His career as an entrepreneur actually began with his Gluten Free Chef Blog and an Instagram account
(@theglutenfreechefblog). It was a way for him to document his experiences learning how to eat gluten free, and the growing pains that resulted. It eventually became something he was able to make a small living from. It also was the catalyst to his career as a community educator and eventually led to his founding a thriving nonprofit, 540WMain, Inc.
Calvin describes 540WMain as “a 501c(3) virtual nonprofit organization and anti-racist education brand that promotes justice for all.” He started it in 2015 as part of his journey of building a career as a disabled entrepreneur. He says it happened organically. The organization added a physical location in 2016, though now it’s all virtual due to the pandemic. Some examples of the workshops and classes currently on offer are “Introduction to Implicit and Unconscious Bias,” “Codeswitching 101,” “Decluttering Your Life: Minimalism Basics,” and “Guided Listening & Self-Care Circle.”
In addition to classes, 540WMain offers speaking engagements, consultancy, and professional development, with an emphasis on teaching clients about the realities of racism and working to address it.
Calvin also serves as adjunct faculty member at St. John Fisher College. He is a frequent guest lecturer at several Rochester area universities, including Nazareth College and the University of Rochester.
Calvin’s schedule may be full, but he is careful to prioritize his health.
“I love that I was able to craft a career infrastructure that complements my experience as someone living with an invisible disability,” Calvin says.
Facing Health Disparities
One topic that Calvin is particularly passionate about as an anti-racism educator is health care disparities. If he was to explain health disparities to others, he’d offer the following: “The barriers— whether implicit or explicit—that prevent all people, but most importantly, folks from marginalized and underrepresented groups, from accessing and receiving quality health care.”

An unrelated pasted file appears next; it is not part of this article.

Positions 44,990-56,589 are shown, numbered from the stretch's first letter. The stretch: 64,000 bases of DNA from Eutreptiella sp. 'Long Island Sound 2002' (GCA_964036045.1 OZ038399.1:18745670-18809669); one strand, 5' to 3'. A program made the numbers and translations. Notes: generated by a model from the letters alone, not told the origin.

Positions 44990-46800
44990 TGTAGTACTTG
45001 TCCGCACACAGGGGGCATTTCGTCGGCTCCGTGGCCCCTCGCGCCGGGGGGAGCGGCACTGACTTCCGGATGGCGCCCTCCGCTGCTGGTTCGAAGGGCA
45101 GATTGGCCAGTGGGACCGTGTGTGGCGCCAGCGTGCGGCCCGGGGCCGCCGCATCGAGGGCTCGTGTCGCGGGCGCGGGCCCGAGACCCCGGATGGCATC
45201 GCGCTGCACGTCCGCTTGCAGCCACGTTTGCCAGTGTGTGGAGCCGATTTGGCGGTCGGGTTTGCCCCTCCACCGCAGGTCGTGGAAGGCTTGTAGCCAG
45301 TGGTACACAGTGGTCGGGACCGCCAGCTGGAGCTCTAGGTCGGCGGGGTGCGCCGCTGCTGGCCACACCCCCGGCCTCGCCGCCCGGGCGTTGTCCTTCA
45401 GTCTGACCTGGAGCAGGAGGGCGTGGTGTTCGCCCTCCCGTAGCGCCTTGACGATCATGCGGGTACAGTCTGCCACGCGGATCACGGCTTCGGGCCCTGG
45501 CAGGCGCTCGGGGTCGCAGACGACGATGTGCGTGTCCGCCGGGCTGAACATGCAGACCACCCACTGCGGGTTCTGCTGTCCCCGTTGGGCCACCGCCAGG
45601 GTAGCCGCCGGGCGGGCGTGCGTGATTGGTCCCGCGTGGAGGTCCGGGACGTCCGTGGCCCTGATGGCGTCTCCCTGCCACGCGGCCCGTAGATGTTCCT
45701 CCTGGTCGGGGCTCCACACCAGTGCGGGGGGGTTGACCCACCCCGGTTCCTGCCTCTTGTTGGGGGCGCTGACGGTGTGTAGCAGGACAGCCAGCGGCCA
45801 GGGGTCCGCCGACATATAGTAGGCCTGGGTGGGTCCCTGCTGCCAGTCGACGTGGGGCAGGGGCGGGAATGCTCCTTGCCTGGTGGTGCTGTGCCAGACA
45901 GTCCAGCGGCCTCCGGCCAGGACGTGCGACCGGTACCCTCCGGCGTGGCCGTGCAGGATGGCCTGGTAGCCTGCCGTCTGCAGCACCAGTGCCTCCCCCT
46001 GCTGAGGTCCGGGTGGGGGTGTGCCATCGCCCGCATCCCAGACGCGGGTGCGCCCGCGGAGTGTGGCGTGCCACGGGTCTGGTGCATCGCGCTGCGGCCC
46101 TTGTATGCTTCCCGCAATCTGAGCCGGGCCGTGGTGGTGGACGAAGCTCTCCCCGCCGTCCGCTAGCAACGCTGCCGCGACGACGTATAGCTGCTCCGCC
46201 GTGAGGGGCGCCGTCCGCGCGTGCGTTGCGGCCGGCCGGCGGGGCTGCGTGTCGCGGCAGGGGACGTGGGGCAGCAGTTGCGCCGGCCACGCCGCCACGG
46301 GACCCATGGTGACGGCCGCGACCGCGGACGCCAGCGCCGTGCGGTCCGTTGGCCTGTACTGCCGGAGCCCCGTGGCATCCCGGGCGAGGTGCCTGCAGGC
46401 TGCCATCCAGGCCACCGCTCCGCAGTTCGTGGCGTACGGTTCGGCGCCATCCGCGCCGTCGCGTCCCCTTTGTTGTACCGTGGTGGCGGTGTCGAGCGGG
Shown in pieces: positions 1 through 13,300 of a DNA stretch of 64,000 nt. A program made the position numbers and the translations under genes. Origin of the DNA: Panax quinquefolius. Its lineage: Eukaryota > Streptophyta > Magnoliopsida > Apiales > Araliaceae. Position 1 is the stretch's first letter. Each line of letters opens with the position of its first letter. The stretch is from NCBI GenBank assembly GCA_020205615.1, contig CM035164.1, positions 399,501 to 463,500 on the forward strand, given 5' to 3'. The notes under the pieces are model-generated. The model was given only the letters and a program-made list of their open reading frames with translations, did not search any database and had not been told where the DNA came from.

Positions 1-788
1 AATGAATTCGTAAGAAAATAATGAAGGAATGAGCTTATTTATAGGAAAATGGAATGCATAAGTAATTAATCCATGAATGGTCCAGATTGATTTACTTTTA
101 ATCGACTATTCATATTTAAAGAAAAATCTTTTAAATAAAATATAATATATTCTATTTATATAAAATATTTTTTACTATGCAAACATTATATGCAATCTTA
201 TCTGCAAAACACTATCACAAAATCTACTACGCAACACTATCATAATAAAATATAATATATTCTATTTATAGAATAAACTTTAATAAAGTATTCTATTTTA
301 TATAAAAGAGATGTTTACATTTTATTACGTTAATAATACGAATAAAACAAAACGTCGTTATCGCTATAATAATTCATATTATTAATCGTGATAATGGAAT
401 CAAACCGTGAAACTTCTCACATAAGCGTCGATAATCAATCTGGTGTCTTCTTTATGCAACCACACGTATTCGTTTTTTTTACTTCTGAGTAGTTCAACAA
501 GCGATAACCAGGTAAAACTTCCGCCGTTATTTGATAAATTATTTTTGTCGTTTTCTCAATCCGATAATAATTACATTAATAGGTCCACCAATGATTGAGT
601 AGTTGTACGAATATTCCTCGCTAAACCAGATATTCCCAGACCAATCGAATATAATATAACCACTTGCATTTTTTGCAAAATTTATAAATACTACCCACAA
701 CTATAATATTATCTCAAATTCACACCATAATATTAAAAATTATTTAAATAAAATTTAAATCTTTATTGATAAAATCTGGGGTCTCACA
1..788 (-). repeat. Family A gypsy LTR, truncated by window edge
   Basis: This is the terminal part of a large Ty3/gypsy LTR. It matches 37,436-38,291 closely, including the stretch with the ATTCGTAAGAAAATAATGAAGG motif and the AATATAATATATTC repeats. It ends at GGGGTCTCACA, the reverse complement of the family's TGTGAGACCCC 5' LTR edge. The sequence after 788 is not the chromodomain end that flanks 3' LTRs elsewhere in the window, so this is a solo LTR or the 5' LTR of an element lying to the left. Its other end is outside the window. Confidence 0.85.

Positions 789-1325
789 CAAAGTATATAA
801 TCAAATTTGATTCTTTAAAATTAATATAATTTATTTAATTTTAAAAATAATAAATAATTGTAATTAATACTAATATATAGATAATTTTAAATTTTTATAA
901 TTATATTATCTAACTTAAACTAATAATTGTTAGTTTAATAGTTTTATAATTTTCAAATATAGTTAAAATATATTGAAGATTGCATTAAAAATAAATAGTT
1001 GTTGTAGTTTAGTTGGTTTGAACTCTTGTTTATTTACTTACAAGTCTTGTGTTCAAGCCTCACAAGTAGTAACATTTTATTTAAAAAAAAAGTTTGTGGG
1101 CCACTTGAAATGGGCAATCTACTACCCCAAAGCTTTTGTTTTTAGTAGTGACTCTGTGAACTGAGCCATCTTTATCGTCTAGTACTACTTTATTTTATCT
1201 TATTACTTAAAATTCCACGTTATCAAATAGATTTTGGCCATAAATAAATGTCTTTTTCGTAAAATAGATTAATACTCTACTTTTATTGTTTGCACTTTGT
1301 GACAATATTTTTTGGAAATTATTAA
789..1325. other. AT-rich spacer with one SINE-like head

While Calvin has never had any explicit instance of bias or bigotry as a Black man, he has experienced microaggressions, or brief and subtle instances of discrimination. Like many people with pain, he’s felt overlooked, ignored, and dismissed. However, he says, “It is difficult to separate my race from my experience and feelings of being treated differently. I feel that there have been times when a practitioner has judged my ability to pay or socioeconomic status based on my race and stereotypes that equate Blackness to poverty.”
He wishes the public understood that health disparities are real and affect Black people in tangible and devastating ways. For example, multiple studies have found that Black people are less likely to receive pain medication in emergency room settings than white counterparts, even when adjusting for other factors.
Calvin says that if someone is newly diagnosed, the best way to handle health disparities is finding someone, like a loved one who can come with you to appointments and help advocate for you or even, more officially, serve as a health care proxy—someone with specific legal decision-making rights and access to your records.
Changed for the Better
While Calvin devotes much of his time and energy to advocating for others, he, too, needs support, like all people living with pain and disability. He finds much of his strength in his family and friends and in his faith as a Jehovah’s Witness.
The most consistently helpful resource for Calvin has been the U.S. Pain Foundation, which he’s relied on over the years as he deals with his health conditions. He is a long-time volunteer and sits on its Disparities Solutions Advisory Council. Beyond its programming, much of its value to him has been simply in connecting with other patients—and knowing that he is not alone in his struggles.
Calvin says chronic pain has changed the entire course of his life, and continues to do so. He can barely remember what life was like without chronic pain, but wouldn’t change anything.
“I have had such a full life despite chronic pain, and it is hard to know or wish that I never had this come into my life,” Calvin says. “If I erased the chronic pain experience, I would also lose all the people and experiences that have changed me for the better.”
— by Lisa A. Goldstein